Monitoring Of Severe Crohn's Colitis Treated With Intravenous Corticosteroids By C-Reactive Protein: Results Of A Prospective Study
S Ouerdiane, M Serghini, S Karoui, J Boubaker, A Filali
c-reactive protein, crohn's disease
S Ouerdiane, M Serghini, S Karoui, J Boubaker, A Filali. Monitoring Of Severe Crohn's Colitis Treated With Intravenous Corticosteroids By C-Reactive Protein: Results Of A Prospective Study. The Internet Journal of Gastroenterology. 2008 Volume 7 Number 2.
Intravenous corticosteroid is the first line treatment of acute severe colitis in Crohn's disease (1). Recently, treatment by intravenous cyclosporine had constituted a great progress in acute colitis management, avoiding early colectomy in 80% of cases (2). Nevertheless, few studies analyse predictive factors for poor response to intravenous glucocorticosteroid treatment in inflammatory bowel disease, concerning most of the time ulcerative colitis. The results were discordant (3,4,5,6,7).
The aim of our study is to identify predictive factors of poor response to intravenous glucocorticosteroid treatment in patients with acute severe Crohn's disease colitis. This will enable us to define a group of patients in whom a more aggressive medical treatment should be considered at an early stage.
Material And Methods
All patients admitted for management of acute severe Crohn's colitis between January 1990 and June 2004 were included. A severe episode of Crohn's disease was defined according to the modified Truelove and Witts (8) criteria and/or to endoscopic findings classified according to Carbonnel et al. (9). Patients who presented with complications (toxic megacolon, perforation, massive bleeding) underwent emergency colectomy without medical treatment were not included in the present study.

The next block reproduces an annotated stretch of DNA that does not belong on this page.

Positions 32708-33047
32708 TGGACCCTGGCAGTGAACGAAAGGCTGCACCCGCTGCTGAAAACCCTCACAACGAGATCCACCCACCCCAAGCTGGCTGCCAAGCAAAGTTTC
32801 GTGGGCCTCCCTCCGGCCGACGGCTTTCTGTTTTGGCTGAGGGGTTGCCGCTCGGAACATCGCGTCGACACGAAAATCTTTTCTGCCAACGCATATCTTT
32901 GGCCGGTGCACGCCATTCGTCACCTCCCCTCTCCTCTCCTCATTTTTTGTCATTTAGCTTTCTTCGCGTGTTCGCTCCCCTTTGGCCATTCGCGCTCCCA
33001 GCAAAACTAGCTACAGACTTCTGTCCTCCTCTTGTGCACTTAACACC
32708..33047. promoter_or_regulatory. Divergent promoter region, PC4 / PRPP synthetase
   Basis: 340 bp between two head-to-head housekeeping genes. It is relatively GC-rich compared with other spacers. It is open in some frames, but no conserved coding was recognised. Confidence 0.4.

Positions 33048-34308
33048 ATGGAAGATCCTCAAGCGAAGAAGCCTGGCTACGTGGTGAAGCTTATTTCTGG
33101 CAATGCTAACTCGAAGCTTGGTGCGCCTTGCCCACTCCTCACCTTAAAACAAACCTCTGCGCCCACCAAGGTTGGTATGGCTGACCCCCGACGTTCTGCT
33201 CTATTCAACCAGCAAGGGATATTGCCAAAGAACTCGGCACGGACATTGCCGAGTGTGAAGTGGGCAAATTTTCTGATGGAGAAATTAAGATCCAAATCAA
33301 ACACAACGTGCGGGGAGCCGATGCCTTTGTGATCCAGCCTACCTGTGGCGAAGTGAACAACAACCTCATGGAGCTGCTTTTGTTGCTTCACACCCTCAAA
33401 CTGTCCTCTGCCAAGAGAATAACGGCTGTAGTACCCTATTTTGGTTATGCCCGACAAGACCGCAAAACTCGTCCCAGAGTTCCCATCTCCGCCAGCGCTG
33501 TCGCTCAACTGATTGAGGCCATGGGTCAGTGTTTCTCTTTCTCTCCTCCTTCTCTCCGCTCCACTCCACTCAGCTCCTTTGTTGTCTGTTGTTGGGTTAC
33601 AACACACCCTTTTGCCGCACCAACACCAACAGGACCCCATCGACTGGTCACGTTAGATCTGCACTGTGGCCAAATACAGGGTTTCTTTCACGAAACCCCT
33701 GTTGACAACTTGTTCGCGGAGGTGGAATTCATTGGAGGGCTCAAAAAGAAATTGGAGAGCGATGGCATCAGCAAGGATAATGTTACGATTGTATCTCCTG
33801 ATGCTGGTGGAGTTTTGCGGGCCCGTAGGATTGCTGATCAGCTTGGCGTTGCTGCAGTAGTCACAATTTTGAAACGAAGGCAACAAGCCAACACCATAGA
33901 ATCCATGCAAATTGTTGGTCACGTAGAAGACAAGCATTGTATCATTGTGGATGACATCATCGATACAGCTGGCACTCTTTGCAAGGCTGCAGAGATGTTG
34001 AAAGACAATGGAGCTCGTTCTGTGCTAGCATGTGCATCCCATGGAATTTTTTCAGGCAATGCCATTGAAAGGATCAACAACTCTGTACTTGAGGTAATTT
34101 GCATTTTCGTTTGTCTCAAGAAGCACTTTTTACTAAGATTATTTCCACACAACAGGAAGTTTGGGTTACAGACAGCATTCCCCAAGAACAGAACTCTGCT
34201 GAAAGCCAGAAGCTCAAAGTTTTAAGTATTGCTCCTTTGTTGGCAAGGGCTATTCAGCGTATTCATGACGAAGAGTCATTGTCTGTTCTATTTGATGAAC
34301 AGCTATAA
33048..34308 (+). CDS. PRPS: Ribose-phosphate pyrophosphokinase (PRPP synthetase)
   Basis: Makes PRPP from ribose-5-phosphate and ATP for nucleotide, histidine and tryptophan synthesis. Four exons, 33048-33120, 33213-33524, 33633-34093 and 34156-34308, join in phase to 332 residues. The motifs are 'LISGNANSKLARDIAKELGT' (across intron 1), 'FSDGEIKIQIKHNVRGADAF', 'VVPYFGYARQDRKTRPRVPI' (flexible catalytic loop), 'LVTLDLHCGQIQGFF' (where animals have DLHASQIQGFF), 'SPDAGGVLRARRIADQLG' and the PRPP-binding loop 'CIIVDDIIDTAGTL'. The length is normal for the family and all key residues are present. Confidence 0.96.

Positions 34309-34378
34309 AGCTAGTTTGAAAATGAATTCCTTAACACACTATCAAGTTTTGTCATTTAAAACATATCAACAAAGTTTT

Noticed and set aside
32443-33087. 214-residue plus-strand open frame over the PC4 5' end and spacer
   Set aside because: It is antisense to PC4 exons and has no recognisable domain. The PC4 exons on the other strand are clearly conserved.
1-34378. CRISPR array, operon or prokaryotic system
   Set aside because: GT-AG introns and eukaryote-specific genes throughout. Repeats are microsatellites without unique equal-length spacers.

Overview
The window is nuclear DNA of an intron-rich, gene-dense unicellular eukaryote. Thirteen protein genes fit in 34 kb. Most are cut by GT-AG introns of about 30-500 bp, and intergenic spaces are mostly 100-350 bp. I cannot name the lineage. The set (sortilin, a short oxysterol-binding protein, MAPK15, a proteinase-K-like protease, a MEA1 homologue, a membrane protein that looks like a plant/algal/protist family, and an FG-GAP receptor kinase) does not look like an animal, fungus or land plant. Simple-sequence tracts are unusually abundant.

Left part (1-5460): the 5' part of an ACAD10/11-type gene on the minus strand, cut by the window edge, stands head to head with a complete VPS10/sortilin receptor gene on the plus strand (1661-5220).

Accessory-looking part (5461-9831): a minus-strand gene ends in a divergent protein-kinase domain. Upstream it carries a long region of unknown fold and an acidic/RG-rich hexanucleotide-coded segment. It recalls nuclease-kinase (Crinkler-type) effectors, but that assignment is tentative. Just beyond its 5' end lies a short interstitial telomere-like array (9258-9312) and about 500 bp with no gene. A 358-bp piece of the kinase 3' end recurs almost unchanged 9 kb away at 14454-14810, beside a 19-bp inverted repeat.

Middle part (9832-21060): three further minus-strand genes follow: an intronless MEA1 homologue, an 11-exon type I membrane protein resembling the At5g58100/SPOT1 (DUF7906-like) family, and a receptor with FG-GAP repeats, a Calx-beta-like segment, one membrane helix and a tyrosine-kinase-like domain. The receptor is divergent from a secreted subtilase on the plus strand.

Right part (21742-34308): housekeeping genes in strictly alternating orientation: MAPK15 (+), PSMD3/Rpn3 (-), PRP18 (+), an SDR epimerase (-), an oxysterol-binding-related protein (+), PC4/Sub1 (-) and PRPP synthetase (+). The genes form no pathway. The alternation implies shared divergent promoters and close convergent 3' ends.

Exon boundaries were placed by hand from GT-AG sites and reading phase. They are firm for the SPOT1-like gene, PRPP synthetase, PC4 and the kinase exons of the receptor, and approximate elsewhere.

All patients receive intravenous glucocorticosteroid treatment (hydrocortisone 300 to 400 mg/day) associated with bowel rest, peripheral parenteral nutrition and a triple intravenous antibiotherapy including cephalosporin, aminoglycoside, and metronidazole.
Surveillance of the patients includes clinical, biological and radiological tools (daily abdominal radiography). An endoscopic control wasn't performed systematically.
CRP and erythrocyte sedimentation rate (ESR) levels were assessed at the 3 rd day after treatment initiation.
Response to intensive intravenous treatment was defined by clinical improvement especially by a decrease in bloody stool frequency. Failure of intensive intravenous treatment was defined as no change of clinical symptoms, deteriorations or complications under treatment.
Clinical data was analyzed by SPSS 8.0. Qualitative variables were compared by chi2 test or Fisher's exact test. Quantitative variables were compared by Student's t test. Univariate analyses were initially performed to identify potential determinants of outcome. Forward stepwise multiple logistic regressions was then employed to identify predictive factors associated with our outcomes. A
A total of 51 patients (34 female and 17 male) fulfilled the inclusion criteria. The median age at presentation was 31,7 years. All patients were treated with standard medical therapy of intravenous corticosteroids (hydrocortisone 400 mg/day). ESR was assessed at the 3 rd day after treatment initiation in 39 patients (77%). CRP was assessed before starting treatment in 26 (51%) and at day three in 24 (47%) patients.